Tax Tips that College Graduates Will Find Useful
Now that college is over and you have graduated, it’s time to jump to the world of work and taxation. Listed below are a tax tips for you that you will find helpful.
Job Related Relocation
Everybody understands that the job market isn’t quite as good as it once was, and this may be frightening for a new graduate entering the work force. The good thing is that there are useful tax deductions that will be very helpful if you must relocate for a job that is 50 or more miles away. On the other hand, the rules are somewhat complex and you might need the services of a tax professional to be sure that your expenses do qualify. While food can’t be claimed by way of example, hotel and gas costs can.
Avoid Credit Predators
While this isn’t technically tax guidance, it’s a good idea to beware of lenders that prey on college grads. Credit card companies target college students with on campus promoters, and will keep doing so following graduation. If you avoid opening to many accounts then you will have additional money to ensure your full tax liabilities can be paid by you.
Student Loan Interest
Now is a good time to take advantage of the student loan interest deduction, if you took out any student loans that assisted you pay for college. It enables you to subtract the interest paid on your own loans, which may be a chunk of change to many graduates. This deduction does start to phase out once your income reaches a total of $65,000. For more information, check out page 28 of the IRS publication.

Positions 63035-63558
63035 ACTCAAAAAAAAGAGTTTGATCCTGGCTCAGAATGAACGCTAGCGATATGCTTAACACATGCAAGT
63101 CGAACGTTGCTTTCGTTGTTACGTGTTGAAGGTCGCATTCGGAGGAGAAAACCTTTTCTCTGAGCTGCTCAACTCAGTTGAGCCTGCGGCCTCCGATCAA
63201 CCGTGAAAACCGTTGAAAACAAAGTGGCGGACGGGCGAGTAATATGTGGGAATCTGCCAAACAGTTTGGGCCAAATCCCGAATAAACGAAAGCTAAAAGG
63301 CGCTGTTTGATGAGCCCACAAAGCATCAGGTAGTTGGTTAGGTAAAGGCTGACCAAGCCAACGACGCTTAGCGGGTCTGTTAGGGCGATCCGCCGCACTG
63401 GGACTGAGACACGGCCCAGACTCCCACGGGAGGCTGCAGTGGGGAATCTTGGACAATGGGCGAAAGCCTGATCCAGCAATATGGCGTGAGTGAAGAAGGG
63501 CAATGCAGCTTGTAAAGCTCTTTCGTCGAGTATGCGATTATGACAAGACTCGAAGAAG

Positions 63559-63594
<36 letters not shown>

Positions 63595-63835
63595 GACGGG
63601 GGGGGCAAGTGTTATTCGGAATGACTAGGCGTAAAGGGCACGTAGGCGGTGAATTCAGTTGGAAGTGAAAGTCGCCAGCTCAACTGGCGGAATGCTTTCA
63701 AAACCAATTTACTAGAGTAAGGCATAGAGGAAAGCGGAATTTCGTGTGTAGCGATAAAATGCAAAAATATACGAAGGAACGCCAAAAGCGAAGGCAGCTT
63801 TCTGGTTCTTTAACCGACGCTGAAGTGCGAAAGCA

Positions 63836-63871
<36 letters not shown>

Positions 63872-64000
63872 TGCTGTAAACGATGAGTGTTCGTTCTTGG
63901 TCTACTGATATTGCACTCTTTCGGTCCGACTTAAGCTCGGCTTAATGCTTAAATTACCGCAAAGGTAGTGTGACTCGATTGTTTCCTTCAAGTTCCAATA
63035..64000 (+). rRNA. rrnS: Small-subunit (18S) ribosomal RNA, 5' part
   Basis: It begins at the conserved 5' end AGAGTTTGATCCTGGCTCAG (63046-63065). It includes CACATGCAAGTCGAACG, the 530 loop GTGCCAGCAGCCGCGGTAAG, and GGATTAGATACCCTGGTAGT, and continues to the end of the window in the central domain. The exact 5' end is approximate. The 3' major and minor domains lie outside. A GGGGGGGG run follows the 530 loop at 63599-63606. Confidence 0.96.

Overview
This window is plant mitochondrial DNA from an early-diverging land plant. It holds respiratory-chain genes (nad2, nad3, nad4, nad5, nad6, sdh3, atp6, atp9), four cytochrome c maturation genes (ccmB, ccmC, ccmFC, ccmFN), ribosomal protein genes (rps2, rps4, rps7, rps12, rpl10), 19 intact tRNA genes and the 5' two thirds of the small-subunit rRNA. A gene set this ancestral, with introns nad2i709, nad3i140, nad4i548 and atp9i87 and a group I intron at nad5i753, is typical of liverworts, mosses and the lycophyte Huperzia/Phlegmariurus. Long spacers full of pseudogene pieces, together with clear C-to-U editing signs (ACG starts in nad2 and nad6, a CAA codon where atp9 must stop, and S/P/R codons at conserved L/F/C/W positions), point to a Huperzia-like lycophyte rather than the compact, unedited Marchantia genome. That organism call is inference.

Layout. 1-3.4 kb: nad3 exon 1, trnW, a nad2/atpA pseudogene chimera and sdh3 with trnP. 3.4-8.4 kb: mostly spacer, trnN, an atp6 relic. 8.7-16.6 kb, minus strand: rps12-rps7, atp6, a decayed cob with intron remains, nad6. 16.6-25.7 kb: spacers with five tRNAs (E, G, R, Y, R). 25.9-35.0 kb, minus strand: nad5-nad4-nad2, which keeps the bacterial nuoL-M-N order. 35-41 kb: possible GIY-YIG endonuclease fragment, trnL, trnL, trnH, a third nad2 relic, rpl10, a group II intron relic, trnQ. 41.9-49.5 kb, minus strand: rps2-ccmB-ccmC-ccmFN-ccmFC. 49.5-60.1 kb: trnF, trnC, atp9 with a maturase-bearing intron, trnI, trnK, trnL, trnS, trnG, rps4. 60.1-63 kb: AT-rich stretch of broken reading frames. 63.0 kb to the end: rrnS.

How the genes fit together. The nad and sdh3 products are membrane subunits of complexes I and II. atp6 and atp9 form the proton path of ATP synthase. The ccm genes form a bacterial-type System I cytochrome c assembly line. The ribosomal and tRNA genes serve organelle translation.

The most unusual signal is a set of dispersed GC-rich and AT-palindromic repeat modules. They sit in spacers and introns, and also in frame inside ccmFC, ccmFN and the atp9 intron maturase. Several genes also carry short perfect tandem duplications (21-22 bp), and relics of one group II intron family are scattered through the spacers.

Standard Deduction vs Itemizing
Most college graduates will want to choose the deduction of $5,450. You can take the deduction of $ 10,900 if you’re a married graduate, along with $ 8,000 can be claimed by a heads of family. You should also look at the advantages of itemizing your return, although taking the normal deduction will make preparing your returns substantially more easy. Then you may want to itemize for maximum savings if you believe that your total number of credits and deductions will exceed your standard deduction. This may seem difficult, but tax professionals – as well as tax prep programs – can certainly inform you if you would be benefited by taking the standard deduction or not.
While any taxpayer can claim this credit, the charitable contributions deduction can be especially useful to many college graduates. If you had to downsize to relocate for a new job, or donated a lot of your books that are older, then be sure to keep track of all the items that you donate. You can deduct the value of all items you happen to donate, as long as you itemize your return and carry evidence of your donation.
This year more than ever, college graduates – especially those who majored in technology related discipline – are considering self-employment. Fortunately for them, there are dozens of deductions and tax credits out there for people that are self-employed.
On completing your education starts a new leaf in life. You may continue with your education or may venture out to get work. However, in all this there is an element of taxation.